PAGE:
Additional Feedback: --- Update after rebuttal: I thank the authors for their rebuttal and I appreciate the additional clarifications, which I think will help improve the manuscript! The discussions with the other reviewers raised some additional concerns, in particular about additional (persistence-based) baselines, so I am keeping my score as it is. I would urge the authors to emphasise the suggested application of the paper slightly better: as stated in the rebuttal, if the primary target/application is immunofluorescence images, the paper should put a larger focus on this. It would strengthen the submission immensely if the authors could demonstrate that: - the immunofluorescence imaging application requires topological information (in other words, topology-based methods are improving upon existing baselines) - the bi-filtration & the proposed representation are necessary to obtain a certain level of performance I am mentioning this because the computational requirements of persistent homology are already quite high to be begin with, so adding additional complexity needs to be justified by performance, interpretability, or some other benefits. Finally, I want to reiterate that I feel positively about this paper, and I think with additional changes, it has the benefit of making a strong contribution to machine learning! --- Despite my criticisms from above, I feel favourably about this paper and think that, with some improvements, this could be a very strong addition to the TDA literature. Here are some additional suggestions and typos: - 'lower bounds the interleaving distance' --> 'serves as a lower bound for the interleaving distance' - 'with same slope' --> 'with the same slope' - 'in two sense' --> 'in a two-fold sense' - 'Lipshitz' --> 'Lipschitz' - The citation for Landi (2014) seems incomplete - I would suggest not to use citations as nouns. Instead of writing 'See [LW15]' I would suggest writing 'See Lesnick and Wright [LW15]' for more details.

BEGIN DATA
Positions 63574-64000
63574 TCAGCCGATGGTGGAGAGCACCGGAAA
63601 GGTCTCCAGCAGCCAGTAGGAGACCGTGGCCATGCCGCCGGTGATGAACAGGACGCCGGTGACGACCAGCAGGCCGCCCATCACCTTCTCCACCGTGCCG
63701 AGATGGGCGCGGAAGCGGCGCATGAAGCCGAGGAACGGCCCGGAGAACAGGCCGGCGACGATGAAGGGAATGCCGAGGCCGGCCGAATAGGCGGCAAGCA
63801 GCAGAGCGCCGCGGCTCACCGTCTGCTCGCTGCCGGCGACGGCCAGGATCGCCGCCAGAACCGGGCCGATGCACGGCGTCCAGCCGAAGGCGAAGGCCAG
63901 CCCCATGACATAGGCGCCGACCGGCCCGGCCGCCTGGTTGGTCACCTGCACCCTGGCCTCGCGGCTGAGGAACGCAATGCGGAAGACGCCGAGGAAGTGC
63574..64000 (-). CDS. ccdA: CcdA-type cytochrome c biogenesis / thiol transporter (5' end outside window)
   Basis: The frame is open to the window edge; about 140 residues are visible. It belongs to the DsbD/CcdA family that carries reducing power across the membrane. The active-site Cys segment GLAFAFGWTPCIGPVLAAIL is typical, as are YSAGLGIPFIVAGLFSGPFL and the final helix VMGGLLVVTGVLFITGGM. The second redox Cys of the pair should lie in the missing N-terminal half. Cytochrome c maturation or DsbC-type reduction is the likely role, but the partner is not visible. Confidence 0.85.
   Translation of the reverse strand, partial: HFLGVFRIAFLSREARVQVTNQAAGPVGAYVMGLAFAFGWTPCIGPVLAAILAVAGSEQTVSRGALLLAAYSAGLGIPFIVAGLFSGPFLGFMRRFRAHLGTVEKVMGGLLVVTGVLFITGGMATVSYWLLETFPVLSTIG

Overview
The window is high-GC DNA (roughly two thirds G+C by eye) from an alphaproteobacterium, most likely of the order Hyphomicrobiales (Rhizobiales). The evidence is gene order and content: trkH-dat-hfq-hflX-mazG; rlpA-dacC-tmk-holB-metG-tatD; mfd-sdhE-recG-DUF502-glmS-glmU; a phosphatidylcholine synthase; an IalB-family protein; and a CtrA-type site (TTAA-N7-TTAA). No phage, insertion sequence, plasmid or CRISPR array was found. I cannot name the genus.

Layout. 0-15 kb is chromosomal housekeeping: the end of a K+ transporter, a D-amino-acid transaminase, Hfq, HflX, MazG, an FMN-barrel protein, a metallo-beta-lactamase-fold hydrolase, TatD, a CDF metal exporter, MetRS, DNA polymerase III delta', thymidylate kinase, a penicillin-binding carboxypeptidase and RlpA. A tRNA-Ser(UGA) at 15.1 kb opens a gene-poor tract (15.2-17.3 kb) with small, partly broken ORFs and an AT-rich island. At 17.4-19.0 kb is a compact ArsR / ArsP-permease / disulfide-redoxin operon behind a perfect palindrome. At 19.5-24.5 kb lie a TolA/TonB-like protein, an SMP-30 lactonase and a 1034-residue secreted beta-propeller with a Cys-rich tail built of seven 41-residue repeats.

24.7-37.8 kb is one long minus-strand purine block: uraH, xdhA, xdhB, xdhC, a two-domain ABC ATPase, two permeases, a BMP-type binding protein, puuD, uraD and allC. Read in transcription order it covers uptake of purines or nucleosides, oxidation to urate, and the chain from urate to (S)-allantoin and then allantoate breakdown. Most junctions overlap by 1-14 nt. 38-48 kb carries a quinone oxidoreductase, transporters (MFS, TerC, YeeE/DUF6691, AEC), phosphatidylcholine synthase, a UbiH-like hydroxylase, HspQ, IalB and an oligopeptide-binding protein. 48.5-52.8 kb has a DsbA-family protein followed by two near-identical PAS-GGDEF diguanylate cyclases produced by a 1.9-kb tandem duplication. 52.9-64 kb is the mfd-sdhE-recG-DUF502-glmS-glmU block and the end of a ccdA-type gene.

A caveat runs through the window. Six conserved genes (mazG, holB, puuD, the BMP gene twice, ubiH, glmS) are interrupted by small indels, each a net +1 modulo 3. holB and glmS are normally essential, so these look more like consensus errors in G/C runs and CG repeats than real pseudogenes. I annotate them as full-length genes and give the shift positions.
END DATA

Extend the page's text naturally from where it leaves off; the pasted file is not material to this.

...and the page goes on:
Summary and Contributions: This paper introduces "Multiparameter Persistence Images", a summary representation of multiparameter persistent homology. The idea is the compute fibered barcodes from a multi-filtration via restricting the filter to lines. This can be computed via the vineyard algorithm and turned into an image representation with a fixed resolution to be used in downstream ML tasks. Experiments are presented on different datasets where the authors compare against recent multiparameter persistence approaches. The proposed method compares favorably.
Strengths: The premise of the paper, stating the multiparameter persistence offers additional information, is certainly correct and an interesting topic to study in ML problems. Making this TDA approach amenable to ML algorithms is also desirable. While kernel-based techniques have been developed, they typically come with a high computational burden. Hence, studying alternatives, motivated by work on persistence images, seems to be a natural way to go. Technically, the idea of just having to go through the full computational complexity of computing the barcode once and then using the vineyard algorithm is also quite interesting.